Published online May 14, 2013. doi: 10.3748/wjg.v19.i18.2830
Revised: March 2, 2013
Accepted: March 23, 2013
Published online: May 14, 2013
The differential diagnosis of acute abdomen is typically extremely broad in range, with vasculitis posing a rare but potentially life-threatening cause of acute abdomen. Here, we report a case of acute abdomen with bowel wall thickening limited to jejunum, accompanied by unexplained renal dysfunction. Later, the patient was diagnosed as having polyarteritis nodosa based on surgically resected jejunal necrosis. Despite aggressive treatment, including the use of steroid pulse therapy and continuous hemodiafiltration, the patient died. Although polyarteritis nodosa is extremely rare in patients with acute abdomen, acute abdomen is relatively common manifestation of that. And it is reported that involvement of small intestine suggests poorer prognosis. Our case highlights the importance of vasculitis as a differential diagnosis of patients with atypical acute abdomen. In this report, we not only review possible clues that might have led to an earlier diagnosis in this case, but also attempt to draw some lessons for treating similar cases in the future.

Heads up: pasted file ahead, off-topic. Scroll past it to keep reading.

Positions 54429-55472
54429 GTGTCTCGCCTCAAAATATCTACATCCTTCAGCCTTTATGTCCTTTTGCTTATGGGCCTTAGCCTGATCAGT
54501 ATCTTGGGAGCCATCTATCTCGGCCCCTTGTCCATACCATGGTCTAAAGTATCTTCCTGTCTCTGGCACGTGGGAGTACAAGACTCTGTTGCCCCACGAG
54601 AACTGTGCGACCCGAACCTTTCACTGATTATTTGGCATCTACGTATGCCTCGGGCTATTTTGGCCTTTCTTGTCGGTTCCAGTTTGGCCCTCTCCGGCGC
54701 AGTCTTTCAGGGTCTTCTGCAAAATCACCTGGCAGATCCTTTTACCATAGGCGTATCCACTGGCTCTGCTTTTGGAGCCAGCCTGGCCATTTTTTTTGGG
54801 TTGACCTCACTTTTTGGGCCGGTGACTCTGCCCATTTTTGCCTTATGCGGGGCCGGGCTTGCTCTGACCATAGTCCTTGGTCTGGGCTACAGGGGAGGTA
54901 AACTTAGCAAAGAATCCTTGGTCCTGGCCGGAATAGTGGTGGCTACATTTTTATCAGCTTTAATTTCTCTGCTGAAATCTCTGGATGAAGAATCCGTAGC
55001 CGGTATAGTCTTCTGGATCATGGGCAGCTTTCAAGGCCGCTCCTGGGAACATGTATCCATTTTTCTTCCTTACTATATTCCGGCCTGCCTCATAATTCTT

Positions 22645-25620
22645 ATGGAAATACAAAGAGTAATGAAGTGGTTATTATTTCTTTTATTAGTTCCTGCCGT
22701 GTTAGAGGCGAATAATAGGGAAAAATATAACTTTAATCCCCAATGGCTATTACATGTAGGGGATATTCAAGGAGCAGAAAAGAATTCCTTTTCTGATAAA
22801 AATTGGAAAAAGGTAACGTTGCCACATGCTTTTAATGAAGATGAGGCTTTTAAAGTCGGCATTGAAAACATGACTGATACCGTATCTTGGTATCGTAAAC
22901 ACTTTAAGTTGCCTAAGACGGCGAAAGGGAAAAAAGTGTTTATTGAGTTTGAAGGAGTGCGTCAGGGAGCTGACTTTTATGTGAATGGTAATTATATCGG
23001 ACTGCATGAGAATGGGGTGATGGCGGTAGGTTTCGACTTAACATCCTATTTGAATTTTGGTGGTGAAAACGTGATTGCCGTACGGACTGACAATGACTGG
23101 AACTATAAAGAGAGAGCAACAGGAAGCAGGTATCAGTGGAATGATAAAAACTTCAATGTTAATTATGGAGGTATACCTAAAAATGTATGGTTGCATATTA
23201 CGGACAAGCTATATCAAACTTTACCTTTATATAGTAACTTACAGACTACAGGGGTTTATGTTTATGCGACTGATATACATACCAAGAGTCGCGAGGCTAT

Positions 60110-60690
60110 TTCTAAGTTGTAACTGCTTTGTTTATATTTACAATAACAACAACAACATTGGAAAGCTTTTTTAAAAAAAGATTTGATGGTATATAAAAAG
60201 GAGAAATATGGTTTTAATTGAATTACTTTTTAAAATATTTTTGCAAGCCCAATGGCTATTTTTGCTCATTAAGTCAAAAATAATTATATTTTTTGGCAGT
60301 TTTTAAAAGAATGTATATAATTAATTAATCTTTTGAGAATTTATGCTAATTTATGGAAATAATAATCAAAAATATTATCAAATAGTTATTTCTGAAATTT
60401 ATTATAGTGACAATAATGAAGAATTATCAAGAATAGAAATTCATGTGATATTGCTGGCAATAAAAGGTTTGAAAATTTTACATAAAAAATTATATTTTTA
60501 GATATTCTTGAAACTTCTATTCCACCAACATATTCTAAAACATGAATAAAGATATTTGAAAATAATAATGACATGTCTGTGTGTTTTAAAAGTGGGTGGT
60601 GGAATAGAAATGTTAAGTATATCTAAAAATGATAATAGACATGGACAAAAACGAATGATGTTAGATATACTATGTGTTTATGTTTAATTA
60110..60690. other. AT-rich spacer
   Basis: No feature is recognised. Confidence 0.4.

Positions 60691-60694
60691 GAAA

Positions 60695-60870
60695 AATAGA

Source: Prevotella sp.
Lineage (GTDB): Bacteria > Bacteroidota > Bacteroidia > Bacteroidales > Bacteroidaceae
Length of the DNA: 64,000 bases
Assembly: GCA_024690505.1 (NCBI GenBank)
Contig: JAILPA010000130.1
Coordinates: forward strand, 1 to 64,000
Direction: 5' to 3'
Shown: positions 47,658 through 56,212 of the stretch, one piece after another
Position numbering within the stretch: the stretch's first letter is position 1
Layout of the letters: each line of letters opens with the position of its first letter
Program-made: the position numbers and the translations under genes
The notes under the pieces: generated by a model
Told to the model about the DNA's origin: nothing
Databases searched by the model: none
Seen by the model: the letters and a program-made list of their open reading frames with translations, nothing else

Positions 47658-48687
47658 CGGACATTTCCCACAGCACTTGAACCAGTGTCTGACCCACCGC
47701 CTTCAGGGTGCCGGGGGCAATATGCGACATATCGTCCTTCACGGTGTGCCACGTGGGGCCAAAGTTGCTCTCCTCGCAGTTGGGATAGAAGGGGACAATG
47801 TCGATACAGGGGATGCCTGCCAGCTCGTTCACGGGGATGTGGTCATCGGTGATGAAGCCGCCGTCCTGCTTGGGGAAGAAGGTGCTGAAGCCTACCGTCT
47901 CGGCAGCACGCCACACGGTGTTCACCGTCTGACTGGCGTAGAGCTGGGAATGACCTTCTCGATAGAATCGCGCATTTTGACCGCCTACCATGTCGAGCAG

Core tip: Our case shows the importance of vasculitis, including polyarteritis nodosa, as a differential diagnosis in case of acute abdomen. Here we provide comprehensive review of gastrointestinal organ involvement in Polyarteritis nodosa, and concluded that gastrointestinal lesions, especially small intestinal lesion, is relatively common manifestation and that suggests high mortality. Then we draw two findings, bowel wall thickening limited to jejunum and unexplained renal dysfunction, as possible clues that might led us to earlier diagnosis in this case. Additionally, we discuss possible relationship between pathophysiology of intestinal ischemia and radiological findings.